Johan Ericsson has what I would describe as a touch of Peter Tägtgren syndrome, in so much as he is a complete workaholic. Not satisfied with being guitarist for gothic doom heavyweights Draconian, he is also the driving force at Doom:VS and Shadowgarden. Clearly having decided that the niggling little half hour window in his daily schedule needed filling, he has also given his considerable talent to When Nothing Remains. The fit is a good one, as When Nothing Remains perform a similar style of gothic doom to Draconian, so this is not so much of a creative leap as the gothic pop rock of Shadowgarden. This is not all about Ericsson however as this is primarily the work of Jan Sallender and Peter Lausten, both formerly of The Cold Existence.
The tone is both relaxing and mournful as opening track ‘I Forgive You’ eases itself in, bringing with it the inevitable comparisons to Draconian and The Morningside; the Draconian element not only due to Ericsson’s contribution but also for the late addition of Jerry Torstensson on drums. The pace and melody throughout the album has all the hallmarks of Russian gothic doom, being just above funereal and with an emphasis on the melodic elements of the tracks that largely overshadows the doom elements, but in a complimentary manner rather than overbearing. The vocals are a trade-off between the harsher vocals of Sallender and the clean vocal of Ericsson, and whilst Ericsson’s clean style is decent enough, it’s the force and weight behind Sallender’s voice that really offers the value in this band with ‘She Died In Autumn’s Rain’ and the title track being perfect examples of the aggressive vocal style.
The production on ‘Thy Dark Serenity’ is nothing short of outstanding, with a crisp rich and clear sound for all elements of the music that is especially noticeable with the electronically simulated instruments such as pianos and clarinets which sound not only incredibly realistic, but warm and enriching, especially on the opening track. There is really little to fault musically with When Nothing Remains, yet for some reason despite my clear affection for this album on a musical level, I also find it strangely difficult to engage with. Whilst it manages to press all the right buttons in terms of content and composition for me, the main thing it seems to lack is a hook, and it rather pains me that the most memorable part of the entire album seems to be the first minute after which my attention has tended to drift. I know without question that I like it, just don’t ask me to hum any of the tunes. I considered whether this was a direct symptom of the relative popularity and subsequent saturation of the genre, but no. Whilst there are many bands performing this kind of music and at this kind of level, I still find a lot of it highly catchy and memorable, yet not in this case and I find that a shame. ‘Thy Dark Serenity’ comes highly recommended for fans of gothic doom, although I hope that you manage to find that elusive connection with the music, because for me it is the only thing holding it back.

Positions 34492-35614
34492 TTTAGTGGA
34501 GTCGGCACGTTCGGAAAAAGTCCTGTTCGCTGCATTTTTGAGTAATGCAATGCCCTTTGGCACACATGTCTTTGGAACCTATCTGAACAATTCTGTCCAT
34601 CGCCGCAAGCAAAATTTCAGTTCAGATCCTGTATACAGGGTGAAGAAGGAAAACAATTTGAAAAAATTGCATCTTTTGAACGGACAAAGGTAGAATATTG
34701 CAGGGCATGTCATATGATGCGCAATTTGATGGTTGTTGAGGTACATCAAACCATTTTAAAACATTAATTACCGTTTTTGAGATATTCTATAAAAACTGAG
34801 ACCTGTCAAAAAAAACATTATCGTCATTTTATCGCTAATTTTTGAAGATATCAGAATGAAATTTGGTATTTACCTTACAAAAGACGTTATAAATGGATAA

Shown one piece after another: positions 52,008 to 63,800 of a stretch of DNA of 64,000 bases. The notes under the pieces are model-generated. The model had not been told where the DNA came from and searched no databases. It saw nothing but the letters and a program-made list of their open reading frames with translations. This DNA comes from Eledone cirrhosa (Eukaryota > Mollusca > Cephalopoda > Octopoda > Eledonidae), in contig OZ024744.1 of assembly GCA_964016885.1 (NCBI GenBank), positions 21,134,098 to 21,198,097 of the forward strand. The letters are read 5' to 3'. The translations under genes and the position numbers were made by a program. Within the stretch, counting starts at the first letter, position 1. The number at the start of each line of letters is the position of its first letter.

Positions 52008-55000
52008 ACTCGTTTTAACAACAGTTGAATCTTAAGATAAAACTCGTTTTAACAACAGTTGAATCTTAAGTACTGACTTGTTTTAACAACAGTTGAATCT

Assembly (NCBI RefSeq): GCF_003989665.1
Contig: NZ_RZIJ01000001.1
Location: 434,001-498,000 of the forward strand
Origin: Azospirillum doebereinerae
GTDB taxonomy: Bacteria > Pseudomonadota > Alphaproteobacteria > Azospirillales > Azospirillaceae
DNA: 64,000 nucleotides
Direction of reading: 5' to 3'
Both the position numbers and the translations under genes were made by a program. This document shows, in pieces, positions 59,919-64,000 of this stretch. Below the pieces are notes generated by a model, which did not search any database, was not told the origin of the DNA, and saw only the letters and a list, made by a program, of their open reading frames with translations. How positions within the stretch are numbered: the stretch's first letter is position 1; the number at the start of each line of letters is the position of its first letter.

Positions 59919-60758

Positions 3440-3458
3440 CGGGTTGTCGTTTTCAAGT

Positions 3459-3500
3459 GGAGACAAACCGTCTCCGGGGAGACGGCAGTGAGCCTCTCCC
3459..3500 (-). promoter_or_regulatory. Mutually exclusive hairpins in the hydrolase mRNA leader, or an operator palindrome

(7.5/10 Lee Kimber)